Home #StopThePVOBill Rights Lawyers Push For PVOs Self Regulation

Rights Lawyers Push For PVOs Self Regulation

by Bustop TV News

By Bustop TV

Zimbabwe Lawyers for Human Rights (ZLHR) has recommended that the government allows Private Voluntary Organisations (PVOs) to control their own operations following the gazetting of the PVO Amendment Bill.

This comes after government on August 31 2021 approved the PVO Amendment Bill which was gazetted later on November 5 2021.

If signed into law the bill will threaten the operations of PVOs which for years been providing humanitarian aid, food security, legal support among other services to citizens in need.

Provisions of the bill further trample on citizens freedom of association as it requires PVOs to disclose any source of foreign funding.

In it’s Legal Monitor newsletter titled ‘ZLHR Analysis of Private Voluntary Organisations Amendment Bill’ published in December 2021, the rights lawyers urged the government to instead emulate neighbouring countries which do not force NGOs and CSOs to register under a single law.

“Self-regulation of NGOs and CSOs to ensure that they are able to carry out their watchdog role over government. Current proposal of increasing the regulation powers of Public Service officials in the Registrar’s office, who are essentially part of the Civil Service, will severely undermine civil society’s watchdog role, especially when organisations can be de-registered on vague and flimsy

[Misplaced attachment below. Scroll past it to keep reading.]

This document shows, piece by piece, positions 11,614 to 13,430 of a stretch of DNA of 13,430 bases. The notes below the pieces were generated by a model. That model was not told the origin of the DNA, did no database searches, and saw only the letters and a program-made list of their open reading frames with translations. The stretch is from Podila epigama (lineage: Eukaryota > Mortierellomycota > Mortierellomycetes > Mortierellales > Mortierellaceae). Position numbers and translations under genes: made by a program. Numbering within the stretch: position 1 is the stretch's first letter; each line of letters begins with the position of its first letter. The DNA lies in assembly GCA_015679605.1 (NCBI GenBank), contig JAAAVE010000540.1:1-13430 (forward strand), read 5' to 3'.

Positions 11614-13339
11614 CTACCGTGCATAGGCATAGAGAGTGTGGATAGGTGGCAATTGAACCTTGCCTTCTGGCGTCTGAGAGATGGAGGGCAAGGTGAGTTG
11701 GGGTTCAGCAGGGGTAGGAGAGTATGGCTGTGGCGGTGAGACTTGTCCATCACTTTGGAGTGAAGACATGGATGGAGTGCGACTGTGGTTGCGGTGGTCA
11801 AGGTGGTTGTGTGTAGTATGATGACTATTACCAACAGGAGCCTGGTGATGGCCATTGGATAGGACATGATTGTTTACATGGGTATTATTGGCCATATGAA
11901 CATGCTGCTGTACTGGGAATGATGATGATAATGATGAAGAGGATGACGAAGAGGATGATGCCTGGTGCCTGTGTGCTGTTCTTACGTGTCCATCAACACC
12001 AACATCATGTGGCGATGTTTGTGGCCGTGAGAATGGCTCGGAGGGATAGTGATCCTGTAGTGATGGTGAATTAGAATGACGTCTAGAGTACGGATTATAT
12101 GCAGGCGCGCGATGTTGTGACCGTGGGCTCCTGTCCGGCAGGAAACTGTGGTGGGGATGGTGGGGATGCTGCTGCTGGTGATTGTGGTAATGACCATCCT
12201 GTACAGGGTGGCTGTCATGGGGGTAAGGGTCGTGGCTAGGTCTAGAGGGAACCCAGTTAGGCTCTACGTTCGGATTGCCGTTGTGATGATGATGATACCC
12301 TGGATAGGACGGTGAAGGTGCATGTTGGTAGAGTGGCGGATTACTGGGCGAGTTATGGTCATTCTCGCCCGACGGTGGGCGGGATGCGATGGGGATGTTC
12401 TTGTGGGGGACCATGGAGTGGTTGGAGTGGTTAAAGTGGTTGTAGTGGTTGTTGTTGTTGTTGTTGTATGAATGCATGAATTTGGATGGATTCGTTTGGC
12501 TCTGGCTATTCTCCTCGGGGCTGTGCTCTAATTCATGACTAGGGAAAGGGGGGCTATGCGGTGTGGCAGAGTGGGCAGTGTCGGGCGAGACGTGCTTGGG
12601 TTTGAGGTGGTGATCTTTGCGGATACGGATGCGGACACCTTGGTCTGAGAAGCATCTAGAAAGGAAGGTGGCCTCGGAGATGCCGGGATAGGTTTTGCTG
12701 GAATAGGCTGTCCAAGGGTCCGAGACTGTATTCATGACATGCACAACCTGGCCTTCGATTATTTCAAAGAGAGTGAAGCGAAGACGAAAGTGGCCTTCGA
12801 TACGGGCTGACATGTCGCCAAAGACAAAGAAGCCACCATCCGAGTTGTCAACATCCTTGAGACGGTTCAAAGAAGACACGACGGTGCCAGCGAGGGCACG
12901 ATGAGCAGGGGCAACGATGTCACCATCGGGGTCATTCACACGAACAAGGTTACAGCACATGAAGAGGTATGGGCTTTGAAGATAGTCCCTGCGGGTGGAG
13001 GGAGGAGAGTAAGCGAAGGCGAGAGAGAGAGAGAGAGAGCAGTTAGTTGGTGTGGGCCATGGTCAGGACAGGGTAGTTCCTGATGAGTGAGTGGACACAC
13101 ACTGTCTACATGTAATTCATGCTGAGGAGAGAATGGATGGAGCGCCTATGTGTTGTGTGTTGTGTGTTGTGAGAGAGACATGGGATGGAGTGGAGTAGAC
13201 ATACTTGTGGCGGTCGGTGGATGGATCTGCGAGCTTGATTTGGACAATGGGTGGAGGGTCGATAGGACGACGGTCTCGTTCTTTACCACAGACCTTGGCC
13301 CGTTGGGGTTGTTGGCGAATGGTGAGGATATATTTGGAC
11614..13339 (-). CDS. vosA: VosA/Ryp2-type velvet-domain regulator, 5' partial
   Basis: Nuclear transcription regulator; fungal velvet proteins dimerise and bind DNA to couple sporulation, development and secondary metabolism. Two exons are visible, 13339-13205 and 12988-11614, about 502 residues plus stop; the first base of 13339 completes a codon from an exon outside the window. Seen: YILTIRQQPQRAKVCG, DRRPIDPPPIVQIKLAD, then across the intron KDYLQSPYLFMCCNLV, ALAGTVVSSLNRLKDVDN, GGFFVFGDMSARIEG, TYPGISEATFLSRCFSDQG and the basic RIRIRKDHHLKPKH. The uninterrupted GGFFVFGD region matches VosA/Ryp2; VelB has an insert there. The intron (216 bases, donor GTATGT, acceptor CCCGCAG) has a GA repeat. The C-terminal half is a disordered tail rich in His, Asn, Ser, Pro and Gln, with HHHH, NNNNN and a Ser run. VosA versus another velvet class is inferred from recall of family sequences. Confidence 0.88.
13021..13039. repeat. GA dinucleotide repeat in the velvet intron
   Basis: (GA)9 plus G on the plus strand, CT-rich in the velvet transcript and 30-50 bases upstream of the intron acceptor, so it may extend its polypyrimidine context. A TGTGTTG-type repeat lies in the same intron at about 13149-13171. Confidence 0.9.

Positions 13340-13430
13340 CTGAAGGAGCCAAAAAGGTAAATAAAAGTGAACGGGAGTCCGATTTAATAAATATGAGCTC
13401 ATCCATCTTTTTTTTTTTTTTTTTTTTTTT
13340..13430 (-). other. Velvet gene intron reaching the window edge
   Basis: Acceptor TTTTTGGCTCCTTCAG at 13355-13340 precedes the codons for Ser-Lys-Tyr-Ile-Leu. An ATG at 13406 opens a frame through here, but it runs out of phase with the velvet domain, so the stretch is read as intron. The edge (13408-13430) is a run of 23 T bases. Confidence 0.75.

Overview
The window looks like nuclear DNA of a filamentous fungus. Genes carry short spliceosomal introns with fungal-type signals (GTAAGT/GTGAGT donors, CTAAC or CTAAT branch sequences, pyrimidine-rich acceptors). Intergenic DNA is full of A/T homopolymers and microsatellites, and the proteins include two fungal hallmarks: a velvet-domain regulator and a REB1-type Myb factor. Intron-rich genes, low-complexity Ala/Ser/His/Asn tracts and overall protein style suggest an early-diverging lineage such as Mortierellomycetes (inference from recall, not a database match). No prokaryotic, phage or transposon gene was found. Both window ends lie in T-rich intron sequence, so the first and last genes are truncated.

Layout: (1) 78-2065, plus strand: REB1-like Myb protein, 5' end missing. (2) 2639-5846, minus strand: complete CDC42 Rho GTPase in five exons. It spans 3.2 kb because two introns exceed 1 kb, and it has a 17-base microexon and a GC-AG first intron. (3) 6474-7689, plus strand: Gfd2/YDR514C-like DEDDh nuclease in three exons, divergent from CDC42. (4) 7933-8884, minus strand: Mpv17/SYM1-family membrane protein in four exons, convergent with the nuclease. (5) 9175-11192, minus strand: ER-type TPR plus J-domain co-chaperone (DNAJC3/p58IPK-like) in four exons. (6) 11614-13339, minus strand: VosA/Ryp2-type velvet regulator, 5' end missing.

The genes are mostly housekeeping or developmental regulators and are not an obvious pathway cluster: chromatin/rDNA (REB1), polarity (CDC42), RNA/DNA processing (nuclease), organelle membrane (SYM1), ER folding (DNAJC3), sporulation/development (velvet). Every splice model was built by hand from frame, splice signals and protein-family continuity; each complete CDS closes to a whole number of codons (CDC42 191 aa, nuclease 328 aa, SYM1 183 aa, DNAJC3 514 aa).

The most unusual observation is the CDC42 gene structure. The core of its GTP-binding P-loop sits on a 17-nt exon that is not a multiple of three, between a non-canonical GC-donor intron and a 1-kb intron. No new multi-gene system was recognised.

grounds as highlighted in the following sections.

“In neighbouring countries, although there are laws regulating not for profit organisations, some can still operate as common law universitas (South Africa) or Trusts (Botswana). All organisations are not  compelled to register under one law as proposed by the PVO amendment.”

ZLHR added: “Subsection (3) gives the Minister extensive powers to unilaterally interfere with the activities of CSOs without any parliamentary oversight. It fails to guide what constitutes high risk or vulnerable to terrorist activities and it does not specify the procedure the Minister will use to determine such high risk or vulnerability.

“This provision could be applied to mean that all NPOs working on issues of

governance and human rights who receive foreign funding are placed in the high risk or vulnerable categories and subjected to more extensive measures prescribed by the Minister, which have not been determined and will not be subjected to parliamentary scrutiny.

“There is no clarity on the additional or special requirements, obligations, and measures to be taken.”

This article was produced with financial support of the Content Creators Network ZW.

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